A week before that day, we decided to go around the positions to check the possibility of evacuation routes after a heavy snowfall.

We came early to see the battalion commander.

The snow that had fallen the day before showed the line between the two opposing armies, and the battalion commander rejoiced like a child, raising the Maviс drone and looking at the trails, fresh tracks, and artillery dumps on the enemy positions that had appeared during the previous night.

The enemy ran nervously, raised their heads, and shot Kalashnikov magazines into the white sky as if they had an unlimited supply of ammunition.

The battalion commander couldn’t help but smile behind his neat and clean beard with specks of grey while watching this video.

The more the fools run around, the clearer picture we have of their location, forces, and means.

The enemy has plotted something.

Our boys sat politely on the slopes, and the snow around was impeccably clean. As if the positions were completely empty.

Silence on the line.

It’s too quiet here.

When it’s so quiet, I start to get nervous.

We warmed up at the battalion commander’s position and drove back, careful not to lay fresh tracks on the virgin land and to not to give away our positions.

We went to the base.

We were already basking in the warmth near the small potbelly stove and enjoying a rare moment of stable internet, electricity, and delicious coffee sent by the Ukrainian diaspora in Rome, when the walkie-talkie gave out the code.

Summons and long bloody work for the whole day. And then we washed blood from the cars and rejoiced that everyone was brought from there alive.

We gave the debriefing, drank more coffee, went through the medical equipment, and you went to your strongpoint, forgetting your brand new knife and gloves.

I planned to bring those things to you on the way to Mariupol the next day.

But the next day you were gone.

Your phone didn’t answer that morning.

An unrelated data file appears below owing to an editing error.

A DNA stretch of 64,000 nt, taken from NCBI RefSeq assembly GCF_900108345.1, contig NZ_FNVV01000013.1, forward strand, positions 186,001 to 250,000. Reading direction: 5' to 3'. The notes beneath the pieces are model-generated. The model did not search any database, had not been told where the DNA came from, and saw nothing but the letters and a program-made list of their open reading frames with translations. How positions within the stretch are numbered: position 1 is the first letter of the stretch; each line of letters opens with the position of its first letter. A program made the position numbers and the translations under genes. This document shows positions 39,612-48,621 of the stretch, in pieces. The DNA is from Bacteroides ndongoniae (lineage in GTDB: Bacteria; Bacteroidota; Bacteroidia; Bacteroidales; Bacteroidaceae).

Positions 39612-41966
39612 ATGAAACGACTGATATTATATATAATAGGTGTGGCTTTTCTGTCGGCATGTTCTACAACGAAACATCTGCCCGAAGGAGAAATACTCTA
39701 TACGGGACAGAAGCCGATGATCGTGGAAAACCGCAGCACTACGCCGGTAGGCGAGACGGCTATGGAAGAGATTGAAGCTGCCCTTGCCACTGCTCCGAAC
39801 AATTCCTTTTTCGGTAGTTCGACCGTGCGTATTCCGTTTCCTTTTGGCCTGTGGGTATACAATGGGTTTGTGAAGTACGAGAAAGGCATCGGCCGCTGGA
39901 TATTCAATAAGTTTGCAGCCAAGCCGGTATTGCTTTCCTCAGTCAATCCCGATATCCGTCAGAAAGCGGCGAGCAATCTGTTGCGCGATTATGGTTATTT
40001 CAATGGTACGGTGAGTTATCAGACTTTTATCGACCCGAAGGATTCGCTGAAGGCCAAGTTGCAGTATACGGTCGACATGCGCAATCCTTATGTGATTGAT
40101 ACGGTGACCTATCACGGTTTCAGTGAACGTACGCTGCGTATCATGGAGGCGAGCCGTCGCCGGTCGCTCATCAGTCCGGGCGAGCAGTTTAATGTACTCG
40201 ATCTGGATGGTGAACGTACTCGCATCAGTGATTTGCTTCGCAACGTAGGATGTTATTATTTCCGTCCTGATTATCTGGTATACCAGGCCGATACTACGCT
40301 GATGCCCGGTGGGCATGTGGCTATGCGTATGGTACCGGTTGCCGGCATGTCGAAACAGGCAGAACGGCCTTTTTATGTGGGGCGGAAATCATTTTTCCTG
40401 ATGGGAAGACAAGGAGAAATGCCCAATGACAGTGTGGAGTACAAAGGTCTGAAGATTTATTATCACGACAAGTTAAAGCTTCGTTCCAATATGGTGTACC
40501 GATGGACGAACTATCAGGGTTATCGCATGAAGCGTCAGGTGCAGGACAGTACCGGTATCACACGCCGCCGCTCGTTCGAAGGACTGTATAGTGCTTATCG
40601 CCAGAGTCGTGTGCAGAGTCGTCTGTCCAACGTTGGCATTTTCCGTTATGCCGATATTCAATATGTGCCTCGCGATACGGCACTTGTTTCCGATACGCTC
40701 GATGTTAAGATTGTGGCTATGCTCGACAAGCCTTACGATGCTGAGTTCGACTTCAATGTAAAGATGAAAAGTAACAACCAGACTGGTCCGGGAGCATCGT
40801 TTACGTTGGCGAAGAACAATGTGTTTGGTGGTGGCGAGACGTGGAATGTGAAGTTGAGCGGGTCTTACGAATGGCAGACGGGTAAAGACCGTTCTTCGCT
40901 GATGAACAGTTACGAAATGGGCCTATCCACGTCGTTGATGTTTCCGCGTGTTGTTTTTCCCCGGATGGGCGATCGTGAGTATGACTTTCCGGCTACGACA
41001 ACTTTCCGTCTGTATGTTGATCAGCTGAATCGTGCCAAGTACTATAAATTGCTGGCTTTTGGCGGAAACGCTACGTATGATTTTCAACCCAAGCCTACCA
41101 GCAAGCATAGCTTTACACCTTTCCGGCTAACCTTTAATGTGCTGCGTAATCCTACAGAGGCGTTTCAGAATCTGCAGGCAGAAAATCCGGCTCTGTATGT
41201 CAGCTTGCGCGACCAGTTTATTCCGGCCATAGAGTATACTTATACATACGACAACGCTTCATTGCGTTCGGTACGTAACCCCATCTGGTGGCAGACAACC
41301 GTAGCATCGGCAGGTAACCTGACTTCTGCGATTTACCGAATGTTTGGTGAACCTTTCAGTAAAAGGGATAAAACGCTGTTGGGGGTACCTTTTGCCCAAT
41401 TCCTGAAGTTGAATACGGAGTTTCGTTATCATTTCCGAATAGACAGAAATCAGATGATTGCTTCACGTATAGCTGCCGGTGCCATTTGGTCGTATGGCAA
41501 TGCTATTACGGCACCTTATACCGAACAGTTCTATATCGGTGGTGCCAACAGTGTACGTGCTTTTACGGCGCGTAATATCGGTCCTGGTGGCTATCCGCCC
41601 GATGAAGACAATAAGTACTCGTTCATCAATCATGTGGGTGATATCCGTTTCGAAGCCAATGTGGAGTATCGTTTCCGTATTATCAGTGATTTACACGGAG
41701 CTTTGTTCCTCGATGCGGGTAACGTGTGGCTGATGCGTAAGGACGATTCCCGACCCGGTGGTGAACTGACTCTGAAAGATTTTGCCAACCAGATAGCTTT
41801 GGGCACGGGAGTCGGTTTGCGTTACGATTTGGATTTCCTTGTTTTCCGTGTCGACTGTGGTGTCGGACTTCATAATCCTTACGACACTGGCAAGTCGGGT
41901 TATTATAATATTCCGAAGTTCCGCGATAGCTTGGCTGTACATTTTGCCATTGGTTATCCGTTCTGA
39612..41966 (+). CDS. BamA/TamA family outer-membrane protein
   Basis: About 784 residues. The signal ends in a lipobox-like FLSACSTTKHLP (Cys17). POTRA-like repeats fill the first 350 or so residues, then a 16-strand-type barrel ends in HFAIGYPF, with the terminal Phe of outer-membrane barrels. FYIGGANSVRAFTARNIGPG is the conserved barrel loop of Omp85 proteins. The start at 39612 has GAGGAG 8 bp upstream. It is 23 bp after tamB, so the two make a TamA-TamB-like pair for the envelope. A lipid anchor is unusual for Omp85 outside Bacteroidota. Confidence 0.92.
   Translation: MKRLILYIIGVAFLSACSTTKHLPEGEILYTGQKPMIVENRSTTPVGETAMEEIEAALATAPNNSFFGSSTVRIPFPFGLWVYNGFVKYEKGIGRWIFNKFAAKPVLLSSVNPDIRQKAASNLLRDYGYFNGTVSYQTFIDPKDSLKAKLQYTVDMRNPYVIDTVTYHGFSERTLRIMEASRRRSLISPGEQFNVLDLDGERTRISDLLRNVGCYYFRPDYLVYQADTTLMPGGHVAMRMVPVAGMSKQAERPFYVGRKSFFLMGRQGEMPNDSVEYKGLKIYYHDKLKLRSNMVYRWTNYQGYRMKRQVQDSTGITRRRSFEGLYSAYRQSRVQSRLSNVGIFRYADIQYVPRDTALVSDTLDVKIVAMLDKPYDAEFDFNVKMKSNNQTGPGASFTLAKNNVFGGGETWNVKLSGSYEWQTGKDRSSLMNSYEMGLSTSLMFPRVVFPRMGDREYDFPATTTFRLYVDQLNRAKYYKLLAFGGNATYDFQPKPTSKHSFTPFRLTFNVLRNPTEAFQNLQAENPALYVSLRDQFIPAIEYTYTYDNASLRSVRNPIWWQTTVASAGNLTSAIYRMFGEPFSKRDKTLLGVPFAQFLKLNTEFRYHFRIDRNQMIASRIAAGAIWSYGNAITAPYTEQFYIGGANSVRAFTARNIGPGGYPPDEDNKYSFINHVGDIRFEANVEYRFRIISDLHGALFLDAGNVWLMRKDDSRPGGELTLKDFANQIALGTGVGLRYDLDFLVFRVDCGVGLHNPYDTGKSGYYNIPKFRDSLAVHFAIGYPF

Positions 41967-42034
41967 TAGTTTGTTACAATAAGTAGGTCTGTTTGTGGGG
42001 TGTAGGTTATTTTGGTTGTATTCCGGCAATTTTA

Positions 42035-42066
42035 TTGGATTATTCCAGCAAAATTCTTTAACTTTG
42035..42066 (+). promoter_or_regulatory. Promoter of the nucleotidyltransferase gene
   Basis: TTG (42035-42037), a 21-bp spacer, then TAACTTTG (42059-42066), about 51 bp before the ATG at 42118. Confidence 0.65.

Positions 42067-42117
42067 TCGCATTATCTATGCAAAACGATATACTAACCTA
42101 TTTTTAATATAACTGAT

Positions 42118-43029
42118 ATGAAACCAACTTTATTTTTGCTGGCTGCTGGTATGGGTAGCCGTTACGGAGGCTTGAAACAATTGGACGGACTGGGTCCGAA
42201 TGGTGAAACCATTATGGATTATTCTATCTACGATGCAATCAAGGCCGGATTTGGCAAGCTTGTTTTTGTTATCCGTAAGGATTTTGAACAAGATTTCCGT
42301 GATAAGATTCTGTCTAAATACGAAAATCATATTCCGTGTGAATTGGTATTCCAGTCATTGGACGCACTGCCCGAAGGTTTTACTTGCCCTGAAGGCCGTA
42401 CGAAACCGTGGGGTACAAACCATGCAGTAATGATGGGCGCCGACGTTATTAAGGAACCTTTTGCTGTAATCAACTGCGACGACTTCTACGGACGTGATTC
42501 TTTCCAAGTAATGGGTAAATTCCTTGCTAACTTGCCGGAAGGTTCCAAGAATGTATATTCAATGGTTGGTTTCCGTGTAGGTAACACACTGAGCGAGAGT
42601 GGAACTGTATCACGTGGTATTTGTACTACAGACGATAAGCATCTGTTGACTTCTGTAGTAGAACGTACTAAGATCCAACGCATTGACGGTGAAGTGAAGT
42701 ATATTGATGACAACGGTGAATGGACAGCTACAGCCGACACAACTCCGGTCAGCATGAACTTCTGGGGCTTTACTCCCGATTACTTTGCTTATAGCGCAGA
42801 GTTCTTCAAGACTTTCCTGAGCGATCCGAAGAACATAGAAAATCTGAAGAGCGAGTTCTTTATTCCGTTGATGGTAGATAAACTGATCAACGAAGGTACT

And we rushed to the cars.

The war drank you dry.

All your pain, love, devotion, focus.

All the years of your life, your experience, your stubbornness.

Your world exploded and shattered into thousands of feelings, memories and hopes.

I sat over the body for a long time, freezing to the bone, waiting for evacuation…

I was flipping through the journal you kept carefully all these years. The journal of saved lives, saved destinies, healed souls.

Only you didn’t save yourself.

I went through the things that are dear to you.

Your medical arrangement.

The warmest memories.

Your most insane heroic deeds.

And I could not cry.

I only kept repeating: Well how, tell me, could you leave your positions?

Why didn’t you report?

Death did not seem like a sufficient excuse to me then in my despair…

I still can’t cry.

All I have left of you is your knife, which you enjoyed like the battalion commander enjoyed fresh snow that morning, and which you forgot in my position when you went on that journey, which turned out to be the last…

And the mittens that burned later in one of our evacuation vehicles during the blockade of Mariupol.

And memory, of course. And lifelong gratitude for the science of going to the end and standing your ground no matter what.

You stayed on your land.

Ihor Nadolko.

Call sign „Fash.“

Translated by Yulia Lyubka and Kate Tsurkan